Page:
Fisher v. Miles

Filing 4

ORDER ADOPTING REPORT AND RECOMMENDATIONS 2 . CASE DISMISSED. (Written Opinion) Signed by Judge John R. Tunheim on 1/19/2023. (KKM)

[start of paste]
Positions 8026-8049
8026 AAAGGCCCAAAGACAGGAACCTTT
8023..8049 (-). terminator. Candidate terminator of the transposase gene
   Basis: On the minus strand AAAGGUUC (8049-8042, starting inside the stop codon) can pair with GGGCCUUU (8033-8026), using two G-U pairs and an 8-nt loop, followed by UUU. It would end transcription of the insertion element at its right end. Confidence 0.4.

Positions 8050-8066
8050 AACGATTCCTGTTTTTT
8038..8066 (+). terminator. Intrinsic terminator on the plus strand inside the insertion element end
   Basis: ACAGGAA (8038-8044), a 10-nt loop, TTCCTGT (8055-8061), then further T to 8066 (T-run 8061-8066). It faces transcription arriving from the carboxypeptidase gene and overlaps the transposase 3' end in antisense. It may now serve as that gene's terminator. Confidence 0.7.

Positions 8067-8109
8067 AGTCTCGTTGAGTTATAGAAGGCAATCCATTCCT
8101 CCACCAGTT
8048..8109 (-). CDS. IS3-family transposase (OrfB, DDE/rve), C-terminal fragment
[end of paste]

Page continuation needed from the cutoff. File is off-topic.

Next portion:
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CASE 0:22-cv-02366-JRT-LIB Doc. 4 Filed 01/19/23 Page 1 of 11 UNITED STATES DISTRICT COURT DISTRICT OF MINNESOTA FREDERICK DUANE FISHER, Civil No. 22-2366 (JRT/LIB) Petitioner, v. ORDER ADOPTING REPORT AND RECOMMENDATION EDDIE MILES, Warden, Respondent. Frederick Duane Fisher, OID # 189340, MCF Saint Cloud, 2305 Minnesota Boulevard Southeast, Saint Cloud, MN 56304, pro se Petitioner. Matthew Frank, MINNESOTA ATTORNEY GENERAL’S OFFICE, 445 Minnesota Street, Suite 1800, Saint Paul, MN 55101, for Respondent. Petitioner Frederick Duane Fisher has petitioned the Court for a Writ of Habeas Corpus under 28 U.S.C. § 2254, arguing that the sentencing court miscalculated his criminal-history score under the Minnesota Sentencing Guidelines and failed to adequately address his arguments about the alleged miscalculation. The Magistrate Judge reviewed the merits of Fisher’s petition and issued a report and recommendation (“R&R”) recommending that the petition be summarily denied because (1) whether his criminal history was miscalculated is a matter of state law that cannot be reviewed in a federal habeas petition, and (2) even if there was a federal law argument, it was not adequately presented to the Minnesota state courts. Fisher objects to the R&R and CASE 0:22-cv-02366-JRT-LIB Doc. 4 Filed 01/19/23 Page 2 of 11 argues that his constitutional rights have been violated by the state’s failure to provide adequate documentation that his federal conviction is equal to a state statute. The Court finds both that Fisher failed to claim a violation of federal law and that his claim was not exhausted in the Minnesota state courts. The Court will therefore overrule Fisher’s objections, adopt the R&R, and dismiss his Petition for Writ of Habeas Corpus. BACKGROUND I. CRIMINAL-HISTORY SCORE CALCULATION Fisher was arrested by Bemidji police officers after he fled his vehicle on foot. State v. Fisher, A21-0358, 2022 WL 665354 at *1 (Minn. Ct. App. Mar. 7, 2022). The officers conducted a breath test, which showed Fisher’s alcohol concentration to be above the legal limit for driving. Subsequently, the state charged Fisher with one count of firstdegree DWI under Minn Stat. § 169.A.24, subd. 1 (2016), and one count of grossmisdemeanor driving after his license was cancelled under Minn. Stat. § 171.24, subd. 5 (2016). Fisher pleaded guilty to the DWI, and the state dropped the second count against him. Fisher, 2022 WL at 665354 at *1. The state trial court ordered a presentence investigation (“PSI”) report, which included a sentencing worksheet calculating Fisher’s criminal-history score. Id. The PSI worksheet assigned Fisher two criminal-history points for a 2003 federal assault conviction, based upon a Minnesota assault statute that corresponds with two criminalhistory points. This brought his total criminal history score to four points. Id. -2- CASE 0:22-cv-02366-JRT-LIB Doc. 4 Filed 01/19/23 Page 3 of 11 At sentencing, Fisher argued that he should be assessed one point instead of two points for his federal assault conviction because the Minnesota assault statute is not equivalent to the federal statute under which he was convicted. Id. at *2. The sentencing judge declined to address the criminal-history-score argument and imposed a 63-month sentence.1 II. STATE COURT APPEALS Following his sentencing hearing, Fisher filed a Notice of Appeal asking the Minnesota Court of Appeals to assign him only one criminal-history point for his 2003 federal assault. The Court of Appeals agreed that the district court abused its discretion by failing to determine Fisher’s criminal history score before imposing a sentence. Id. at *3. However, rather than concluding that Fisher should have only received one criminalhistory point for the 2003 federal assault, the Court of Appeals reversed and remanded to further develop the record. Id. at *5. Fisher then requested Minnesota Supreme Court review, arguing that the Court of Appeals erred in remanding for resentencing, rather than outright determining Fisher’s criminal history score. (Pet. Writ Habeas Corpus, Ex. at 13–26, Sept. 26, 2022, Docket No. 1-1.) The Minnesota Supreme Court denied Fisher’s request for review. (Id. at 29.) 1 It should be noted that the PSI stated that the presumptive range for Fisher’s sentence was 51 to 72 months. Fisher’s attorney later stated that, under his corrected criminal history score, the appropriate range would have been 46 to 64 months. State v. Fisher, A21-0358, 2022 WL 665354 at *1–2 (Minn. Ct. App. Mar. 7, 2022). Thus, Fisher’s ultimate sentence fell within either guideline range. -3- CASE 0:22-cv-02366-JRT-LIB Doc. 4 Filed 01/19/23 Page 4 of 11 III. PROCEDURAL HISTORY After the Minnesota Supreme Court declined to hear his case, Fisher filed a petition under 28 U.S.C. § 2254 for Writ of Habeas Corpus. (Pet. Writ Habeas Corpus, Sept. 26, 2022, Docket No. 1.) Fisher raises two grounds in his petition. First, he claims that the state court failed to determine the proper criminal-history score. (Id. at 5.) Second, he claims that the state court judge abused their discretion in refusing to consider Fisher’s argument that the incorrect criminal-history score was used to calculate his sentence. (Id. at 7.) Fisher asks the Court to order the state court to resentence him using only one criminal-history point for his 2003 felony conviction. (Id. at 15.) Fisher’s petition was referred to the Magistrate Judge who issued a Report and Recommendation (“R&R”) on September 30, 2022. (R&R, Sept. 30, 2022, Docket No. 2.) The Magistrate Judge recommended that the Court summarily deny the petition because (1) whether Fisher’s criminal history score was correctly calculated is an issue of Minnesota law, not federal law, and (2) even if a federal law claim was implied from his petition, Fisher failed to present that federal law claim to the Minnesota state courts. (Id. at 3.) Fisher objects to the R&R. He now argues that the district court’s failure to properly calculate his criminal history score presents a “federal constitutional breach of protection.” (Obj. R&R at 1, Oct. 14, 2022, Docket No. 3.) From his perspective, the state failed to show that his 2003 federal assault conviction is equivalent to the Minnesota assault statute. Accordingly, it was inappropriate for the sentencing court to assign two -4- CASE 0:22-cv-02366-JRT-LIB Doc. 4 Filed 01/19/23 Page 5 of 11 criminal-history points. (Id.) Fisher further argues that the state courts had the authority to remand his sentence but failed to do so despite the evidence in his favor. (Id. at 2.) He also requests a certificate of appealability so that he can proceed with further federal review. (Id.) DISCUSSION I. STANDARD OF REVIEW After a magistrate judge files an R&R, a party may file “specific written objections to the proposed findings and recommendations.” Fed. R. Civ. P. 72(b)(2). “The objections should specify the portions of the magistrate judge's report and recommendation to which objections are made and provide a basis for those objections.” Mayer v. Walvatne, No. 07–1958, 2008 WL 4527774, at *2 (D. Minn. Sept. 28, 2008). For dispositive motions, the Court reviews de novo a “properly objected to” portion of an R&R. Fed. R. Civ. P. 72(b)(3). When reviewing de novo, the Court will review the case from the start, as if it is the first court to review and weigh in on the issues. See Salve Regina College v. Russell, 499 U.S. 225, 238 (1991) (noting that “[w]hen de novo review is compelled, no form of appellate deference is acceptable”). However, de novo review of a magistrate judge’s R&R “only means a district court ‘give[s] fresh consideration to those issues to which specific objection has been made.’” United States v. Riesselman, 708 F.Supp.2d 797, 807 (N.D. Iowa 2010) (quoting United States v. Raddatz, 447 U.S. 667, 675 (1980)). “Objections which are not specific but merely repeat arguments presented to and considered by a magistrate judge are not entitled to de novo review, but rather are -5- CASE 0:22-cv-02366-JRT-LIB Doc. 4 Filed 01/19/23 Page 6 of 11 reviewed for clear error.” Montgomery v. Compass Airlines, LLC, 98 F. Supp. 3d 1012, 1017 (D. Minn. 2015). A document filed by a pro se litigant is to be liberally construed and must be held to a less stringent standard than formal pleadings drafted by lawyers. Erickson v. Pardus, 551 U.S. 89, 94 (2007). The Eighth Circuit has been willing to liberally construe otherwise general pro se objections to R&Rs, to require a de novo review of all alleged errors. See Belk v. Purkett, 15 F.3d 803, 815 (8th Cir. 1994) (“Therefore, even had petitioner’s objections lacked specificity, a de novo review would still have been appropriate given such a concise record.”). However, pro se litigants are not excused from failing to comply with substantive or procedural law. Burgs v. Sissel, 745 F.2d 526, 528 (8th Cir. 1984). II. ANALYSIS As a preliminary matter, even though Fisher puts forth the same arguments as he did to the Magistrate Judge, the Court will review the R&R de novo. Fisher objects to the R&R based on the state’s failure to show that the Minnesota assault statute is comparable to the federal assault statute under which he was convicted, which he argues violates “federal constitutional protections.” (Obj. at 1.) This argument is largely equivalent to the grounds he raised in his petition. (See Pet. at 5 (“District Judge erred, abused discretion by failing to sentence petitioner to proper criminal history score, and incarcerated petitioner to an illegal sentence. Petitioner challenged criminal history score application of 2 pts. for an out of state conviction, which procedurally should have been assessed a 1 pt only.”).) Though Fisher has broadly repeated the same arguments he -6- CASE 0:22-cv-02366-JRT-LIB Doc. 4 Filed 01/19/23 Page 7 of 11 previously made, the Eighth Circuit encourages courts to liberally construe pro se R&R objections and review de novo when possible. See Hudson v. Gammon, 46 F.3d 785, 786 (8th Cir. 1995) (“The Eighth Circuit has … repeatedly emphasized the necessity of de novo review [of R&Rs], and thus retention by the district court of substantial control over the ultimate disposition of matters referred to a magistrate.”) (quoting Belk, 15 F.3d at 815); Belk, 15 F.3d at 815 (“Although not as ideally precise as a pleading from a trained lawyer, petitioner’s objections were certainly definite enough to require de novo review.”). Thus, because Fisher is pro se and his objections are ever so slightly different than his previous arguments, the Court will review de novo. After reviewing petitioner’s claim, the Court concludes that Fisher has not stated a claim for which habeas relief is available because he is pleading a state law issue. The Supreme Court has reiterated that “federal habeas corpus relief does not lie for errors of state law.” See Wilson v. Corcoran, 562 U.S. 1, 5 (2010).2 Here, Fisher argues his criminal-history score was miscalculated. Whether or not the district court properly calculated his criminal-history score is a matter of Minnesota law. Strobel v. Titus, No. 19-583, 2020 WL 869981 at *1 (D. Minn. Feb. 21, 2020) (adopting the magistrate Judge’s recommendation that Minnesota criminal-history calculation is a 2 See also Estelle v. McGuire, 502 U.S. 62, 68 (1991); Lewis v. Jeffers, 497 U.S. 764, 780 (1990); Pulley v. Harris, 465 U.S. 37, 41 (1984); 28 U.S.C. § 2254(a) (unambiguously providing that “a district court shall entertain an application for a writ of habeas corpus in behalf of a person in custody pursuant to the judgment of a State court only on the ground that [they] are in custody in violation of the Constitution or laws or treaties of the United States.”) (emphasis added). -7- CASE 0:22-cv-02366-JRT-LIB Doc. 4 Filed 01/19/23 Page 8 of 11 state law issue not suitable for habeas relief); Welch v. Fabian, No. 09-1404, 2009 WL 2170993 at *2 (D. Minn. July 17, 2009) (summarily rejecting petitioner’s habeas corpus petition because it was based on sentence miscalculation and involved “only the interpretation and application of Minnesota state law”). As such, this claim is not suitable for habeas corpus relief. See Engle v. Isaac, 456 U.S. 107, 119 (1982) (“A state prisoner is entitled to relief under 28 U.S.C. § 2254 only if he is held in custody in violation of the Constitution or laws or treaties of the United States.”) (internal quotation omitted). In his objection, Fisher asserts that the miscalculation of his criminal-history score violates not only state law, but also presents a “federal constitutional breach of protection.” (Obj. at 1.) Unfortunately, there are two issues with petitioner’s objection: (1) this is the first time that Fisher has raised a federal law violation claim, and (2) the Court finds Fisher’s argument is not sufficiently definite and finds no support in the United States Constitution. Thus, Fisher has failed to allege any claim for relief under federal law. Moreover, even if the miscalculation of his criminal-history score did violate “federal constitutional protections” as Fisher claims, Fisher has not exhausted this particular argument in the Minnesota state courts. It is well established that a federal court may not entertain a petition for a writ of habeas corpus on behalf of a state prisoner unless the prisoner has first exhausted all available state court remedies. See O’Sullivan v. Boerckel, 526 U.S. 838, 842 (1999). “The exhaustion doctrine is principally designed to protect the state courts’ role in the enforcement of federal law and prevent disruption of -8- CASE 0:22-cv-02366-JRT-LIB Doc. 4 Filed 01/19/23 Page 9 of 11 state judicial proceedings.” Rose v. Lundy, 455 U.S. 509, 518 (1982) (citing Braden v. 30th Judicial Circuit Court of Kentucky, 410 U.S. 484, 490–91 (1973)). It “serves to minimize friction between our federal and state systems of justice by allowing the State an initial opportunity to pass upon and correct alleged violations of prisoners’ federal rights.” Duckworth v. Serrano, 454 U.S. 1, 3 (1981) (citing Picard v. Connor, 404 U.S. 270, 275 (1971)). Petitioners must not only go through the state courts to meet this exhaustion requirement—they must also fairly present their federal claim to the state courts. Picard, 404 U.S. 270 at 275–76 (“The [exhaustion] rule would serve no purpose if it could be satisfied by raising one claim in the state courts and another in the federal courts.”). Here, Fisher did not assert “federal constitutional breach of protections” until his objection to the R&R. Neither Fisher’s appeal to the Minnesota Court of Appeals nor his petition to the Minnesota Supreme Court alleged any violation of federal or constitutional law. See Appellant’s Brief, State v. Fisher, No. A21-0358, 2021 WL 6194694 (Minn. Ct. App. Aug. 24, 2021) (Fisher’s Court of Appeals brief). (See also Pet. Writ Habeas Corpus, Ex. at 13–26) (Fisher’s petition to the Minnesota Supreme Court).) Because Fisher did not claim any violation of “federal constitutional protections” before the Minnesota state courts, he has not exhausted this argument. Therefore, the Court will overrule Fisher’s objection and adopt the R&R. Lastly, Fisher requests that the Court grant him a Certificate of Appealability (“COA”) so that he can “proceed with further federal review.” (Obj. at 2.) 28 U.S.C. § -9- CASE 0:22-cv-02366-JRT-LIB Doc. 4 Filed 01/19/23 Page 10 of 11 2253(c) dictates that an appeal may not be taken to the court of appeals from the final order in a habeas corpus proceeding unless a judge issues a COA. A COA should only be issued “if the applicant has made a substantial showing of the denial of a constitutional right.” 28 U.S.C. § 2553(c)(3). The Supreme Court has further clarified that a COA is only appropriate if petitioner has shown “that reasonable jurists could debate whether (or, for that matter, agree that) the petition should have been resolved in a different manner or that the issues presented were ‘adequate to deserve encouragement to proceed further.’” Slack v. McDaniel, 529 U.S. 473, 484 (2000) (quoting Barefoot v. Estelle, 463 U.S. 880, 893 (1983)). The Court finds that Fisher has not made a substantial showing of the denial of a constitutional right, and that reasonable jurists could not debate whether his petition for habeas corpus should have been resolved in a different manner. Fisher has neither definitively claimed nor exhausted a federal or constitutional law violation. Therefore, reasonable jurists could not conclude that his petition should have been resolved in a different manner. CONCLUSION Because Fisher has not claimed a violation of federal or constitutional laws and, even if he did, that claim was not exhausted in the Minnesota state courts, the Court will overrule his objection and adopt the R&R. -10- CASE 0:22-cv-02366-JRT-LIB Doc. 4 Filed 01/19/23 Page 11 of 11 ORDER Based on the foregoing, and all the files, records, and proceedings herein, IT IS HEREBY ORDERED that: 1. Petitioner’s Objection to the Report and Recommendation [Docket No. 3] is OVERRULED; 2. The Report and Recommendation [Docket No. 2] is ADOPTED; 3. Petitioner’s Petition for a Writ of Habeas Corpus [Docket No. 1] is DISMISSED with prejudice; and 4. The Court does NOT grant a Certificate of Appealability under 28 U.S.C. § 2253(c). LET JUDGMENT BE ENTERED ACCORDINGLY. DATED: January 19, 2023 at Minneapolis, Minnesota. JOHN R. TUNHEIM United States District Judge -11-